Friday, January 13, 2012

Roberto's River Road Restaurant

Sunshine, Louisiana (St. Gabriel)
Roberto's River Road Restaurant is nestled inside a little 1850's building that faces the levee of the Mississippi River. It used to be the J.J. LaPlace & Sons general store, but now welcomes customers for some local Southern dining. Roberto's is currently one of fourteen restaurants around the Greater Baton Rouge Area that are a part of Slow Food, a group of establishments that provide Louisiana Seafood and regularly purchase ingredients from regional farms to support the local economy.

As I walked into the restaurant I immediately noticed the rustic Southern facade. It is kind of hard to describe actually. Roberto's seemed kind of eerie but with a slight hint of elegance. Elegant enough to call it "classy" I'd say. But, that's all besides the point. In my opinion, while dining casually, the focal points should be the food and the company that you're with. The service and atmosphere are always the bonus, but at a good restaurant, they usually tend to come hand in hand. On this day, we were celebrating the 24th birthday of my friend Sarah. We took over the main room with a sixteen topper, and fortunately the place wasn't so busy and the food was great.

My friends and I get seated and look at the appetizing menu. My friend and I decide to split two appetizers so we opted for the Crab and Brie soup and the New Orleans style BBQ Shrimp and Grits.
If you're not familiar with New Orleans style BBQ shrimp, the shrimp never hit the surface of a grill nor does it touch any form of a BBQ sauce. So why is it actually called BBQ shrimp? Beats me, I don't have the slightest clue. That's just how it has always been. It's prepared more into a heavily spiced butter sauce with a lot of garlic and herbs. Fortunately the shrimp came peeled so it saved me the mess. The grits weren't the traditional grits either. It came in a deep fried cake form with a very crispy crust and yet very moist on the inside, similar to the tenderness of a Sara Lee pound cake. The shrimp and grits were very spicy though, just the way I like it, but maybe not to those who are daunted by the Southern heat. I even started sweating a little on my nose. Loved it.

The Crab and Brie soup was very creamy and surprisingly not as "crabby" as I thought it was going to be. Typically, when cooking with seafood in soups and stews, the flavor that packs the most punch tends to overpower everything else. So, it's mainly the quantity that you have to control. They prepared the soup very nicely. The only problem was the amount of crab shell in it, I don't really have a problem picking it out, but the judges on Top Chef may have something to say about it.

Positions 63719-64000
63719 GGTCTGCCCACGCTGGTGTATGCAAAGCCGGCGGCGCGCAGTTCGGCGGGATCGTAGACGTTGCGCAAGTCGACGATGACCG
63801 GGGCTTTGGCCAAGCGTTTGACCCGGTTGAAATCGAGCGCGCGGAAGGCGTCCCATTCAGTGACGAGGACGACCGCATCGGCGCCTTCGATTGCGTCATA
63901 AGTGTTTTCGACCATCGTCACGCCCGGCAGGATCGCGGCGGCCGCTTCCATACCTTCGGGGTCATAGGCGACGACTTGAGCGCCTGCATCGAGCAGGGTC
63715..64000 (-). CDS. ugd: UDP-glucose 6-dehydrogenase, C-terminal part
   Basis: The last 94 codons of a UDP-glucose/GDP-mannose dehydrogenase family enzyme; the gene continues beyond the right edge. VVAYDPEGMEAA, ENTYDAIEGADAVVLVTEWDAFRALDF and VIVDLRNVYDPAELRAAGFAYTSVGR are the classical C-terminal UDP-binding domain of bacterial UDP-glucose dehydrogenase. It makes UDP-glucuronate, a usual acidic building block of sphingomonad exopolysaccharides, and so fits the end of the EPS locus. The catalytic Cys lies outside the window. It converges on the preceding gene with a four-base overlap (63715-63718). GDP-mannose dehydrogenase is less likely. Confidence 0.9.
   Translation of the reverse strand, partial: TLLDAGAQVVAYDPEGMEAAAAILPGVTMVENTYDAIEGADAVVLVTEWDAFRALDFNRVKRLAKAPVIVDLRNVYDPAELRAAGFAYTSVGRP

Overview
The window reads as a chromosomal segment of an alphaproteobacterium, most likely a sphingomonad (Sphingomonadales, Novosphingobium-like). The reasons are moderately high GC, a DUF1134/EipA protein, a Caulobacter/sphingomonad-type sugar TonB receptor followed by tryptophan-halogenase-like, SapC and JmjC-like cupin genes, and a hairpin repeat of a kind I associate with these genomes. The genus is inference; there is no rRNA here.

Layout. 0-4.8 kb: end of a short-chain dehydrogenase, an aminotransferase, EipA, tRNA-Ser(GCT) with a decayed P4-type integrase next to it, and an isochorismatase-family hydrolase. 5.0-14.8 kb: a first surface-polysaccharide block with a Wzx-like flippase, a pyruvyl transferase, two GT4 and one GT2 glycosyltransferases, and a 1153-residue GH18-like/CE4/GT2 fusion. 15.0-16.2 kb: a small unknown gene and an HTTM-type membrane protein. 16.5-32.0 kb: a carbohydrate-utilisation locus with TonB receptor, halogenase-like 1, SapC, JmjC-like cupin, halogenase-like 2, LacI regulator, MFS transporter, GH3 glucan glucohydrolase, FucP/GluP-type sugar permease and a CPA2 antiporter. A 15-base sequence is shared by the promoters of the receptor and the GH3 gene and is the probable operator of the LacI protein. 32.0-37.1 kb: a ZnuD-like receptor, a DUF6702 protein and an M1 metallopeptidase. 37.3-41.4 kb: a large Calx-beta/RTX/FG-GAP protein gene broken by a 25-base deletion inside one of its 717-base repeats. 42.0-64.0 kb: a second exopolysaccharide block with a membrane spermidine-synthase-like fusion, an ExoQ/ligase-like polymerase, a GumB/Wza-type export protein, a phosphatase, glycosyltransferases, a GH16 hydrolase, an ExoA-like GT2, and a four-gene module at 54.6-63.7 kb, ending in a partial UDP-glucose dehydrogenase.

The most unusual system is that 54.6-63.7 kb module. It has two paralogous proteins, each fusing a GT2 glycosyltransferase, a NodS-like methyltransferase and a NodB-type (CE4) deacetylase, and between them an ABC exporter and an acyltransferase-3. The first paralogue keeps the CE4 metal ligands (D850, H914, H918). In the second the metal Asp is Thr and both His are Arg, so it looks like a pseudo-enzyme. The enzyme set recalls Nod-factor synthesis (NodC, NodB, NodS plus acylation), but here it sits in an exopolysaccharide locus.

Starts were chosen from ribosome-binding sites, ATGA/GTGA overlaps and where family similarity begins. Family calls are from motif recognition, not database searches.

For the entrees, there was a small variety of what you can choose from, but that was expected because they only get what's available on the day. I decided to go for the catch of the day, Black Drum, and order it en papillote.

En papillote is literally translated to "in parchment" in French. This is a class French technique where the fish is nested with herbs and a little bit of liquid whether it may be just water or a white wine, and wrapped so it can steam itself in the oven.

The Black Drum came topped with jumbo lump crab meat and creamy buttered mashed potatoes and steamed squash and zucchini on the side. The package contained a sprig of rosemary, thyme, a slice of lemon and salt and pepper. The fish was cooked perfectly, I didn't have any signs of hardening on any pieces of the filet while eating it. Hardening on parts of the fish tends to happen when it's over cooked and the moisture gets drained out of it. I've never cooked a fish en papillote, but I'd imagine that it's pretty hard to dry a fish out this way. The crab accentuated the Drum very well, but I would've liked to have a little more heat to it. It probably didn't help that I ordered quite possibly the hottest appetizer there was. Overall, I was very happy with what I got. The mashed potatoes were actually pleasantly creamier than I expected, it too was very good.

Dessert came on a whim, we all thought we couldn't eat any more but the Mardi Gras Bread Pudding with a hot rum sauce screamed, "EAT ME NOW!" We ordered a few for the table with extra spoons. If you're not a cinnamon lover, then I'll tell you this right now, you're not going to enjoy it. I have a hard time taking in heavy doses of cinnamon myself. This little serving contained enough cinnamon to make me almost not like it,  albeit that it was still very good for a dessert. It wasn't overly sweet but it did leave a little fire in my mouth.

I was very happy with my first time at Roberto's. The waitstaff was great, our drinks would always stay full without even noticing them doing it. That's a sign of knowing that you're having a great time. The complimentary bread was delicious and they have a decent wine selection. They also have a fully stocked bar in the back. I do plan on coming back one day, and do recommend newcomers here. I find it very hard to believe that I only heard of this place last week, even though I have lived in Baton Rouge for nearly twenty two years! My meal ended up costing about 43 dollars on the night, but prices are always subject to change without notice. I hope that whoever comes here has as good of a time that my friends and I did.

Roberto's River Road Restaurant - 1985 Highway 75, Sunshine, Louisiana
Slow Food Baton Rouge -
Roberto's River Road Restaurant on Urbanspoon

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